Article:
Tag: Pathogenesis

Virulence factors, Pathogenesis and Clinical manifestations of Streptococcus pneumoniae 4.44/5 (9)

Virulence factors, Pathogenesis and Clinical manifestations of Streptococcus pneumoniae

Virulence factors of Streptococcus pneumoniae Polysaccharide capsule The capsule is antiphagocytic, inhibiting complement deposition and phagocytosis. 2. Cell wall associated polymers and proteins Teichoic acid – binds to epithelial cells and activates alternative complement pathway Protein adhesion – binds to epithelial cells Peptidogylcan – activates alternative complement pathway Phosphorylcholine – mediates invasion of host cell […]

Pathogenesis and Clinical manifestations of Francisella tularensis 4.89/5 (9)

Pathogenesis and Clinical manifestations of Francisella tularensis

Pathogenesis of Francisella tularensis Francisella tularensis is carried by many species of wild rodents, rabbits, beavers. Humans become infected by handling the carcasses or skin of infected animals, by inhaling infective aerosols or ingesting contaminated water, through insect vectors and by being bitten by carnivores that have themselves eaten infected animals. Humans are infected by […]

Pathogenesis and Clinical manifestations of Corynebacterium diphtheriae 4.88/5 (8)

Pathogenesis and Clinical manifestations of Corynebacterium diphtheriae

Pathogenesis of Corynebacterium diphtheriae In nature, C diphtheriae occurs in the respiratory tract, in wounds, or on the skin of infected persons or normal carriers. It is spread by droplets or by contact to susceptible individuals; the bacilli then grow on mucous membranes or in skin abrasions, and those that are toxigenic start producing toxin. […]

Virulence factors, Pathogenesis and Clinical manifestations of Listeria monocytogenes 4.55/5 (11)

Listeria monocytogenes

Virulence factors of Listeria monocytogenes 1. Adhesion proteins (Ami, Fbp A, flagellin) Mediate bacterial binding to host cell that contribute to virulence. 2. Listeriolysin O A hemolytic and cytotoxic toxin that allows for survival within phagocytes. 3. Internalin Cell surface protein that induces phagocytosis. 4. Act A Induces actin polymerization on the surface of host cells, […]

Pathogenesis and Clinical manifestations of Treponema pallidum 4.65/5 (17)

Pathogenesis and Clinical manifestations of Treponema pallidum

Pathogenesis of Treponema pallidum The two major routes of transmission of Treponema pallidum are sexual and transplacental. Sexual exposure to a person who has an active syphilitic chancre carries a high probability of acquiring syphilis. The organisms enter a susceptible host by penetration of intact mucous membranes or the minute abrasions in the skin surface […]

Pathogenesis and Clinical manifestation of Gardenerella vaginalis 4.76/5 (21)

Pathogenesis and Clinical manifestation of Gardenerella vaginalis

Pathogenesis of Gardenerella vaginalis A. Adherence of G. vaginalis to Host Epithelium: Initial Steps in Invasion The initial steps of establishing infection include adherence to host receptor sites, production of cytotoxic substances specific for host cells, and biofilm formation. vaginais  produces  vaginolysin, a cholesterol-dependent cytolysin, for human cells and encodes a pore-forming toxin that binds […]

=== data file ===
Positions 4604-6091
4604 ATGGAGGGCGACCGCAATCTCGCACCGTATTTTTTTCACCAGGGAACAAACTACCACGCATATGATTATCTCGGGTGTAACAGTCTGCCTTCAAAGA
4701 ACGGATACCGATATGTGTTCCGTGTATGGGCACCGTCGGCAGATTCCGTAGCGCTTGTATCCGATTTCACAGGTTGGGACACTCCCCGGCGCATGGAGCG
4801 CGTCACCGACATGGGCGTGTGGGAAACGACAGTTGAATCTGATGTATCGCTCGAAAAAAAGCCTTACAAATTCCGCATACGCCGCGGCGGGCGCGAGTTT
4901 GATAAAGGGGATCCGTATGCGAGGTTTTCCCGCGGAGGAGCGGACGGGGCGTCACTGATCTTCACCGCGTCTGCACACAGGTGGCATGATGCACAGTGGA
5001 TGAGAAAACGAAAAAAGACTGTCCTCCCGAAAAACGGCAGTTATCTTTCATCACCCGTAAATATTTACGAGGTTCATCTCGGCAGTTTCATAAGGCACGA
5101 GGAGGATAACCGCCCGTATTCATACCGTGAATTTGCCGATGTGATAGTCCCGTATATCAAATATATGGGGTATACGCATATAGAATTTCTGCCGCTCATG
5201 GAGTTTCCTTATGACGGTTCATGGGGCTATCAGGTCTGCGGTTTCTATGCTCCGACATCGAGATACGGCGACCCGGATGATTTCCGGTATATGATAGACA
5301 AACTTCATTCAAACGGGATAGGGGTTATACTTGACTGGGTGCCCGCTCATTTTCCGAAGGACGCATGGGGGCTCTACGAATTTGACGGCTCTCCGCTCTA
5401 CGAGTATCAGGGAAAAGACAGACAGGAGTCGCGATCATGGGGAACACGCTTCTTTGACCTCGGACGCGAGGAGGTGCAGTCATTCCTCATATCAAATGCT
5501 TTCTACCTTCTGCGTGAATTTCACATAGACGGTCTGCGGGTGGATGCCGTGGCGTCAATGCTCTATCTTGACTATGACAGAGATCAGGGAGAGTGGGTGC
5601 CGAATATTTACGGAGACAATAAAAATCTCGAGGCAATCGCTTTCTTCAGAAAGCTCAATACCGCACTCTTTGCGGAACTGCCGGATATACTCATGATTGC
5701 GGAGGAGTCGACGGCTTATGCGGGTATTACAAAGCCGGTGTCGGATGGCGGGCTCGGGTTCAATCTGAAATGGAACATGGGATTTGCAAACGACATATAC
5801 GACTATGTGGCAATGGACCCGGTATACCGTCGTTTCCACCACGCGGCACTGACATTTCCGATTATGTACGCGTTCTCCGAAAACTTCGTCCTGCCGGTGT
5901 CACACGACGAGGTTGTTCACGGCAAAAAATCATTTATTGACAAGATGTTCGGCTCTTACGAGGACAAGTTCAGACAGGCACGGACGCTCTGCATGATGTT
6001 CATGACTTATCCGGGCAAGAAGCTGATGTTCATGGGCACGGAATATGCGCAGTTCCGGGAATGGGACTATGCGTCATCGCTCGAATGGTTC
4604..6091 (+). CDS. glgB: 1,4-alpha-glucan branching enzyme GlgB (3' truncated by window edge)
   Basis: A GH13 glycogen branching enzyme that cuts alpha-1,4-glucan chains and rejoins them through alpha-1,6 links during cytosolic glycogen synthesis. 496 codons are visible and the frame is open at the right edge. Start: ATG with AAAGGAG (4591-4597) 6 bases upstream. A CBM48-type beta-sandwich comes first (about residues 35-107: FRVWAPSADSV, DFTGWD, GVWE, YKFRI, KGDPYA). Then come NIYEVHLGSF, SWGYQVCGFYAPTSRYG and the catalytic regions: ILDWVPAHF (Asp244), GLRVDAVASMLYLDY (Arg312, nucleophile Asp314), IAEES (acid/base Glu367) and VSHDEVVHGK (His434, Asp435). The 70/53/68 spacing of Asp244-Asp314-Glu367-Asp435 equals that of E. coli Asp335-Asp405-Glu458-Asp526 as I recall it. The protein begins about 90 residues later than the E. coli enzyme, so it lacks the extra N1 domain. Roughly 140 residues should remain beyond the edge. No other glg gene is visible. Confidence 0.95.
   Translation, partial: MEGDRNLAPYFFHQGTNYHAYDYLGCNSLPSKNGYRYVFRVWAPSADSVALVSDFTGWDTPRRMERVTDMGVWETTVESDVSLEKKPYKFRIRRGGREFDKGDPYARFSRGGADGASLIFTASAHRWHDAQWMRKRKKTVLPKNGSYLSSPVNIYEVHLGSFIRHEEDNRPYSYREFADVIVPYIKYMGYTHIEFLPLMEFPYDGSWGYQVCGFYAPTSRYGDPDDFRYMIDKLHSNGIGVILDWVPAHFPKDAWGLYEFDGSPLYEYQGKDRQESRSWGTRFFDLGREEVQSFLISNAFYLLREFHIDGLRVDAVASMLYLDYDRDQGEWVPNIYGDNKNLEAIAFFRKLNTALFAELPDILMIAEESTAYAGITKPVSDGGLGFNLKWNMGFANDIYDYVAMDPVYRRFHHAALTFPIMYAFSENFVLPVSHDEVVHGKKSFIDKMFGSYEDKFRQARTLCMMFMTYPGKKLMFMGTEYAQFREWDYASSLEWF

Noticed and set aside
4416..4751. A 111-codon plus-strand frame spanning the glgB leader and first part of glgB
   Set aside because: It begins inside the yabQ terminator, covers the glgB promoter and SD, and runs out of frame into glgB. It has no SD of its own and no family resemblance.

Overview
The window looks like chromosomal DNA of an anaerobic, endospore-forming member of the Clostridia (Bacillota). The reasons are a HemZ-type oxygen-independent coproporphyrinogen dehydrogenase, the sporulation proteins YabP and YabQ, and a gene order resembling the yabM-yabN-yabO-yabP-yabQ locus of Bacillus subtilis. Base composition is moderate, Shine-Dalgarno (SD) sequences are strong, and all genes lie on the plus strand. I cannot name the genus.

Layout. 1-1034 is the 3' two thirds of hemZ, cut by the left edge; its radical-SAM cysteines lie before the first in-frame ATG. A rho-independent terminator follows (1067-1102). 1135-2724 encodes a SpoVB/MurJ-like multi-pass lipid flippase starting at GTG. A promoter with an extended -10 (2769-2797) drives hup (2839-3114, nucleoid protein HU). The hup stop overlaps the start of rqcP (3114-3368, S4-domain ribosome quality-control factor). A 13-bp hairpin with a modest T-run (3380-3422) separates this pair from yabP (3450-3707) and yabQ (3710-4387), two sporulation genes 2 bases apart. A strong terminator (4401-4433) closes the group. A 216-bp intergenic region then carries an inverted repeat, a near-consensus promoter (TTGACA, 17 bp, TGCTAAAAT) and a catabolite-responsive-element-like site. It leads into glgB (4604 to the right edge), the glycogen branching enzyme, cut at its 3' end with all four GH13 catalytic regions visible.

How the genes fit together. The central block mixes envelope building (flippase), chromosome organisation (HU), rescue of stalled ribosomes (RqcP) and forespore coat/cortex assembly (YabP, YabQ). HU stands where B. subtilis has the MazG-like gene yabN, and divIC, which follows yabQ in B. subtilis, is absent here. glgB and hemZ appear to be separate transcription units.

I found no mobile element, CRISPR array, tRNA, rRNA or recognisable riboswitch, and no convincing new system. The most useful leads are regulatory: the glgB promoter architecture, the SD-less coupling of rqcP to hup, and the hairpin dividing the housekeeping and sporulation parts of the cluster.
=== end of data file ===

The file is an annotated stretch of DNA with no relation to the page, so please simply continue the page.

Pathogenesis and Clinical manifestation of Mycobacterium tuberculosis 4.5/5 (20)

Pathogenesis and Clinical manifestation of Mycobacterium tuberculosis

Virulence factors of Mycobacterium tuberculosis A. Mycolic acid and Lipoarabinomannan (LAM) Waxy layer that protects the bacteria from many host factors and also to many antibiotics including beta lactamases. Muramyl dipeptide (from peptidoglycan) complexed with mycolic acids can cause granuloma formation, phospholipids induce caseous necrosis. LAM is structurally and functionally related to the O antigenic […]

Pathogenesis and Clinical Manifestation of Neisseria gonorrhoeae 4.88/5 (17)

Pathogenesis and Clinical Manifestation of Neisseria gonorrhoeae

Virulence factors or antigenic structures of Neisseria gonorrhoeae A. Pili Pili are the hair like appendages that extend up to several micrometers from the gonococcal surface. It mediates the exchange of genetic material between strains and attachment to human mucosal cell surface, invasion of host cells, and survival through the inhibition of phagocytosis. Two types: […]

Virulence factors and Clinical manifestation of Staphylococcus aureus 4.85/5 (13)

Virulence factors and Clinical manifestation of Staphylococcus aureus

Virulence factors of Staphylococcus aureus A. Cell wall components Polysaccharide Capsule: inhibits phagocytosis Peptidoglycan: activates complement, IL-1, chemotactic to PMNs Teichoic acid: species specific, mediate binding to fibronectin Protein A: It binds to the Fc region of IgG and complement ,exerting an anti-opsonin effect. Fibronectin binding protein(FnBP): promote binding to ,mucosal cells and tissue matrices. […]

Clinical manifestation and Pathogenesis of Streptococcus pyogenes 4.75/5 (12)

Clinical manifestation and Pathogenesis of Streptococcus pyogenes

Clinical manifestation and Pathogenesis of Streptococcus pyogenes Virulence factors of Streptococcus pyogenes A. Antigenic structure M protein: rod like coiled structure with two major structural classes; Class I and Class II ;major virulence factor;resist phagocytosis and intracellular killing by polymorphonuclear leukocytes in the absence of antibodies. B. Toxins and enzymes Streptokinase It is also called […]

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